Victorian food manufacturers generate significant volumes of food waste including waste sent to sewer, compost or landfill. Often this represents a cost to these businesses (to dispose of waste) or a loss of valuable resources (food inputs, time, water, energy etc). Significant sectors in the food manufacturing area that generate waste include cheese and yoghurt manufacturers, fruit & vegetable sorting facilities, and grain, nut (e.g. almonds) and wine processing. Many larger organisations have sustainability frameworks that include reducing waste. The Australian Food and Grocery Council run a sustainability working group with leaders of many Australian food manufacturers.

Food hospitality businesses (cafes, restaurants, pubs, clubs, bars, take-away, catering)

Food hospitality businesses generate waste in a variety of ways including when customers do not finish meals, when purchased food expires before it is used, when food is produced but not sold on the day, when food is prepared that generates inedible food waste (peels, seeds, bones etc). Over 40 per cent of waste generated by these businesses is food and approximately 65 per cent of this food waste is avoidable and edible.

Agricultural food producers (farms)

Victorian farms generate a large volume of food waste that is generally managed on farms. Food waste on farms are created during harvest or post-harvest and food can be left unharvested, buried on the land or composted. It can also be created due to a lack of profitable end markets or costs to harvest. Almost all food that is wasted on farms is edible and can be avoided.

What help is available to co-design the solution?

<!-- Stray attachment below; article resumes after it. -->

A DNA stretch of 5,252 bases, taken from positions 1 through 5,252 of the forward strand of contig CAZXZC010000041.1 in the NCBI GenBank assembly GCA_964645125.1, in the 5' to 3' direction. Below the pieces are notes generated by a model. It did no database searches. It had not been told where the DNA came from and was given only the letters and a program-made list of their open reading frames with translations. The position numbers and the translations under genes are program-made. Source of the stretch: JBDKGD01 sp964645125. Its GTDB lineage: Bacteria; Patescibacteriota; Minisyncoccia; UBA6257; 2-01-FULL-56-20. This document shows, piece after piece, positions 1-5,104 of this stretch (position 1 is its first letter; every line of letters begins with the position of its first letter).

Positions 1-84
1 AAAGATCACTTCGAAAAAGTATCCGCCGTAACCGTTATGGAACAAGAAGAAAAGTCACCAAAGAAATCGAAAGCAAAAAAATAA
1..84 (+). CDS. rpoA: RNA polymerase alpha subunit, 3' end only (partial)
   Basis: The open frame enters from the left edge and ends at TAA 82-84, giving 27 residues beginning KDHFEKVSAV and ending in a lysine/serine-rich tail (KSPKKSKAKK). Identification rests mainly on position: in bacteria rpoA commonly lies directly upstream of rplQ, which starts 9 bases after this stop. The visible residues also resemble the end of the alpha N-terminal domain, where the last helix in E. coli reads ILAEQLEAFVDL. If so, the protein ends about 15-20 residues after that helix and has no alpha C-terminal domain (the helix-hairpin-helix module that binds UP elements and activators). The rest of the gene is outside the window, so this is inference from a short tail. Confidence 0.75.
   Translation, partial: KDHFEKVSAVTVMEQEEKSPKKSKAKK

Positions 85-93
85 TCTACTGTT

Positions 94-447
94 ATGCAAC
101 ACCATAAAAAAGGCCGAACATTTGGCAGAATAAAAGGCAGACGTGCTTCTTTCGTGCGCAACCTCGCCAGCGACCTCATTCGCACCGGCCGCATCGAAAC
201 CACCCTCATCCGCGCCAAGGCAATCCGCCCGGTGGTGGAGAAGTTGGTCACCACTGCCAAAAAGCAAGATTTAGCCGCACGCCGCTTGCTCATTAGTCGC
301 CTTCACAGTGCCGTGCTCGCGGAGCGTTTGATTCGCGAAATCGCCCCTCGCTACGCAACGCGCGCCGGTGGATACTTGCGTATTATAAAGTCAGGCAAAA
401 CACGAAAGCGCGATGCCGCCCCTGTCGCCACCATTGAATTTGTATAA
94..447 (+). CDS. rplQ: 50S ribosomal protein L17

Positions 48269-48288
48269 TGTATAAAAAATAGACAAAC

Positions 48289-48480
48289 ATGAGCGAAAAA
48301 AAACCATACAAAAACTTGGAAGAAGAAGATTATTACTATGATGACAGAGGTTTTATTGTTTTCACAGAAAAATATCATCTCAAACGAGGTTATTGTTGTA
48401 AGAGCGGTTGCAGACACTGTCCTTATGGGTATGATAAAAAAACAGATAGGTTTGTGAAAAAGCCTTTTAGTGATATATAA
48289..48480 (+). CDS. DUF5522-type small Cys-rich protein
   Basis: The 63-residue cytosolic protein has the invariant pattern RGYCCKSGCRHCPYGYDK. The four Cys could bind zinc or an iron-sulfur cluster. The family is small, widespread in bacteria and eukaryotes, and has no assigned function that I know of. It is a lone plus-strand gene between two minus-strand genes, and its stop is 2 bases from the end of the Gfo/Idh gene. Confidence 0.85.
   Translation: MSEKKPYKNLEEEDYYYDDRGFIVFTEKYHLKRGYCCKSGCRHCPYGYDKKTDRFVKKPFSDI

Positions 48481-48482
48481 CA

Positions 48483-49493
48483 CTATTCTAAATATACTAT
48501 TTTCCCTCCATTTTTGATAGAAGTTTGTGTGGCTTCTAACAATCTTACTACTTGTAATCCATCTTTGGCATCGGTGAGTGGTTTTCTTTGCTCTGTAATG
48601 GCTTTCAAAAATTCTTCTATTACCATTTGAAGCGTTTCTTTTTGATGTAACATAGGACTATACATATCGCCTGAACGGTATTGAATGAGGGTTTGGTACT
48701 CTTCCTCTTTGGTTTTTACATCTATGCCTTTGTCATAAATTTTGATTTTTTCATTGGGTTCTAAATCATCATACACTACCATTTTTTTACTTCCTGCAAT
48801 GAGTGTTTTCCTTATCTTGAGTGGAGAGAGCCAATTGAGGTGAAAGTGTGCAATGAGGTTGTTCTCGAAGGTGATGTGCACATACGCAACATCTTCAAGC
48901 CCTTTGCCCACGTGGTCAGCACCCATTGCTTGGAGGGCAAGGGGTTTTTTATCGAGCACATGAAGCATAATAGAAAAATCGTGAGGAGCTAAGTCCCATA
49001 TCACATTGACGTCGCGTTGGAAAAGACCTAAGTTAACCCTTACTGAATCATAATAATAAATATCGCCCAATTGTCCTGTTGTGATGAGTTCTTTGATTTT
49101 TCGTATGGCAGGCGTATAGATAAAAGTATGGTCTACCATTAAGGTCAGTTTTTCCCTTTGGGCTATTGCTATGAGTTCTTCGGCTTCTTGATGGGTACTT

The Department of Environment, Land, Water and Planning (DELWP) and Sustainability Victoria (SV) can provide deep expertise on the current waste system, policy and program approach to reduce food waste and current limitations.

SV also has a good baseline on food waste data in the commercial sector and the selected startup will have access to the waste data team. Additionally, SV can provide networks within the food sector including organisations that reduce, rescue, redistribute or recycle food waste in addition to technical experts at universities and other research organisations.

What is the opportunity for the successful startup?

This challenge would have up to $185,000 in funding which includes:

How does CivVic Labs work?

At CivVic Labs, we go out to government departments and agencies and look for big problems that would benefit from new technology.

These challenges are broadcast to the Victorian startup ecosystem and the best solutions progress to an accelerator experience where you develop a Minimum Viable Product in collaboration with a government customer.

At the end of the program, you're in the running to secure up to $185k to fully develop the solution and we support you along the way with co-working space, coaching, workshops and mentoring.

For more on how this works, head here.


Contact us at or check out our FAQs page.

And if you missed our Information session on the 23rd of June 2020, you can watch it here.

To view the presentation for this challenge, go to time; 28.07.

Further resources